Mexico Is Positioned For IoT Supremacy, Despite Low Awareness Of Its Potential

Ignacio Perrone from Frost & Sullivan Latin America explains how Mexico, and the greater LatAm region, is on the cusp of IoT greatness, providing certain hurdles in awareness and understanding can be overcome.

Mexico IoT potential

Slowly and discreetly, a great shift has occurred in the ICT industry as mobile broadband became a synonym for ubiquitous internet — as we became more connected, so now are our “things”, leading to the birth of Internet of Things (IoT).

Following an emphasis on connectivity and the goal of increased internet penetration among enterprises and households, the Internet of Things is today within the first stages of growth, and the potential is enormous — IoT offers the ability to capture and leverage data across virtually every aspect of the human experience.

With that in mind, organizations that do not yet have IoT on the drawing board must figure out what it looks like, where it fits, and the real-world issues and benefits it presents as they weigh their decisions about deploying it. This is especially true for Mexico and Latin America as a whole.

Massive Industrial Potential

In Mexico, Industrial IoT (IIoT) — which refers to the use of IoT technologies in manufacturing, transportation, finance, utilities, and other business verticals — is projected to reach almost US$4 billion in revenues in 2022, up from some US$1.3 billion in 2017. This is according to our 2022 Mexico IIoT market forecast, which considers the growth potential of hardware, software, connectivity, and all services that are included in the IIoT ecosystem.

When we at Frost & Sullivan talk with technology decision-makers at enterprises, most of them say they are “watching and learning”; however, the second most common answer is that they already have live IoT services with clients and/or distributors, while the third largest group declares that they are carrying out internal deployments.

In the case of the second and third answers, these deployments are generally cost-reduction initiatives. The underlying logic is that those deployments are the easiest to justify, even under an adverse business context.

However, a great restraint for IIoT growth is the concern around security.

Risks and Industry Pain Points 

The same group of respondents to our research have cited “security risks” and “data protection and privacy” as their main worries in connection to IoT. Hence, proponents of IoT solutions need to address such issues if they want to gain traction.

Market participants also declare that the level of awareness of IoT’s potential is limited in Mexico, so providers will have to aggressively evangelize the return on investment (ROI) on IoT solutions to establish the relevant thought leadership needed for the market to develop.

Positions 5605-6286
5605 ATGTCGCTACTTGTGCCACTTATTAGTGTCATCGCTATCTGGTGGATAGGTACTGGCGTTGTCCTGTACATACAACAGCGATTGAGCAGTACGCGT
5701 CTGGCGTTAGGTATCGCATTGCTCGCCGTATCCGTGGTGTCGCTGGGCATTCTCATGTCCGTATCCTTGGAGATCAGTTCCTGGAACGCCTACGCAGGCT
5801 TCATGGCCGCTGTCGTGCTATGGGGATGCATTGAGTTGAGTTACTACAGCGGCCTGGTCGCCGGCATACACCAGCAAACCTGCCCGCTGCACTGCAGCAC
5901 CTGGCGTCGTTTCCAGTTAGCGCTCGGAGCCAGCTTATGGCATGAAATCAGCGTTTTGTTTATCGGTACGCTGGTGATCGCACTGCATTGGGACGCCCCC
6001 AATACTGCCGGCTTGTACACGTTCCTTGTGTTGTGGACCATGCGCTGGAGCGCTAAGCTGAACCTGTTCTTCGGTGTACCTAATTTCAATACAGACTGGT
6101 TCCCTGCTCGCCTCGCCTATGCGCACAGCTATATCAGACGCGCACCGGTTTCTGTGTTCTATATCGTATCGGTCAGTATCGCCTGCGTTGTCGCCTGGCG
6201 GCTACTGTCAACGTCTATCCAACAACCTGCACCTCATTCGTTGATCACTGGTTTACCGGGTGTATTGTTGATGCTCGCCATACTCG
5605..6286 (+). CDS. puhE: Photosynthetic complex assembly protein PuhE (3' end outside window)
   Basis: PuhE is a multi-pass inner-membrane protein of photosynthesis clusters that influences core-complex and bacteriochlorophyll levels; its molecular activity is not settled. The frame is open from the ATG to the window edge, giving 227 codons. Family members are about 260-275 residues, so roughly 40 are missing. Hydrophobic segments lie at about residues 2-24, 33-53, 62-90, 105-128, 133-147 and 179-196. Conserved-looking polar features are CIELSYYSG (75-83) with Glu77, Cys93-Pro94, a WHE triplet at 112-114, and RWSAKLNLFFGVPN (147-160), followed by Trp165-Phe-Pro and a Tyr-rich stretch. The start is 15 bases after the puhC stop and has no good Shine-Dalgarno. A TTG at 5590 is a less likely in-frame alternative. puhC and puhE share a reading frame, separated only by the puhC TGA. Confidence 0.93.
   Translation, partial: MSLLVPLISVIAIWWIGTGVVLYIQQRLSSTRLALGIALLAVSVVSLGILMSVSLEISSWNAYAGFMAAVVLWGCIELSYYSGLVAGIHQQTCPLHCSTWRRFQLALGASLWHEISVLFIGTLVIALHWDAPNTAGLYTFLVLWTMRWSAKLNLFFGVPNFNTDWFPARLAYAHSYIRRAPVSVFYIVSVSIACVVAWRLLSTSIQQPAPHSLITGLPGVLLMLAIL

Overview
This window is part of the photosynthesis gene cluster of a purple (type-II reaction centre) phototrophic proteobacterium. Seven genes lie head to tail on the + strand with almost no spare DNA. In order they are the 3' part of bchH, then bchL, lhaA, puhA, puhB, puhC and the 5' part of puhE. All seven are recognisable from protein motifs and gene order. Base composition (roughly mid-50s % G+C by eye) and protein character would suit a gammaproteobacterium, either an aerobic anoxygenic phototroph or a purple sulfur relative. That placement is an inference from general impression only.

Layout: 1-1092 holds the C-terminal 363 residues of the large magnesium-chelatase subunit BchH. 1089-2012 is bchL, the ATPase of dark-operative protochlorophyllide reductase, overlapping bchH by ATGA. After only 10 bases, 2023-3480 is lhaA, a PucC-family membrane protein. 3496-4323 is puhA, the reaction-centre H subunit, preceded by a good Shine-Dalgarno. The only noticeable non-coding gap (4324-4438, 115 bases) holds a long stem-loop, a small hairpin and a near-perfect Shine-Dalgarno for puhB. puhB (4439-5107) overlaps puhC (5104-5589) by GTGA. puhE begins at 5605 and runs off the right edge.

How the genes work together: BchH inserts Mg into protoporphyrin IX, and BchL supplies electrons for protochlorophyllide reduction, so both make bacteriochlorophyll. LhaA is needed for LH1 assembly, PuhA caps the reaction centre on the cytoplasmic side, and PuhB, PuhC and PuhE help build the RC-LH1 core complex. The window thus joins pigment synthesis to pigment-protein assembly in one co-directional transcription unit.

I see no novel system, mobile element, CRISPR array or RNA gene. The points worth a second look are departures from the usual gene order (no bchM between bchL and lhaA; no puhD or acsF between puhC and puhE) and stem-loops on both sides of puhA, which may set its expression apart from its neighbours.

Increasingly, technology companies are expected to understand their clients’ pains. They need to develop an integrated, end-to-end solution that addresses industry-specific problems. This is more acute in the IIoT domain. Thus, we expect to see more partnerships, as well as the emergence of a lively ecosystem.

Mexico’s Advancements in IoT

A verticalized view shows some very interesting advancements in IoT in Mexico, and there is no doubt that the ecosystem is maturing.

Sign up for our Nearshore Americas newsletter:

In the automotive space, Mexico will be Latin America’s second largest connected car market by 2023 with a fleet of over 1.6 million vehicles. Furthermore, a governmental initiative for Industry 4.0 proposes a roadmap for the use of IoT in Mexico in every sphere of the manufacturing vertical, and the Energy Transition Law established a countrywide smart grid project.

The first three components of the IoT value chain (chips, hardware, and connectivity) are mature with companies like Intel, Cisco, Dell, IBM, Telefónica, and AT&T, while the remaining two elements (enablement platform and systems integration) are yet to be fully developed.

Leveling the IoT Playing Field

Ultimately, IoT is not only a shift in a name; it is a new force that is changing the business scenario, the economy, and society. Competitors will no longer be confined within an industry or limited to the traditional players, as enterprises’ greatest threats may come from new entrants and start-ups offering innovative and disruptive solutions.

Incumbents that are slow in reacting to new competitors may find their revenue and competitive advantage eroding, as the ability to integrate IoT with cloud services, software applications, and Big Data analytics will create new and powerful winners in Mexico, and even the whole region.

Tags

JOIN THE CONVERSATION

JOIN THE CONVERSATION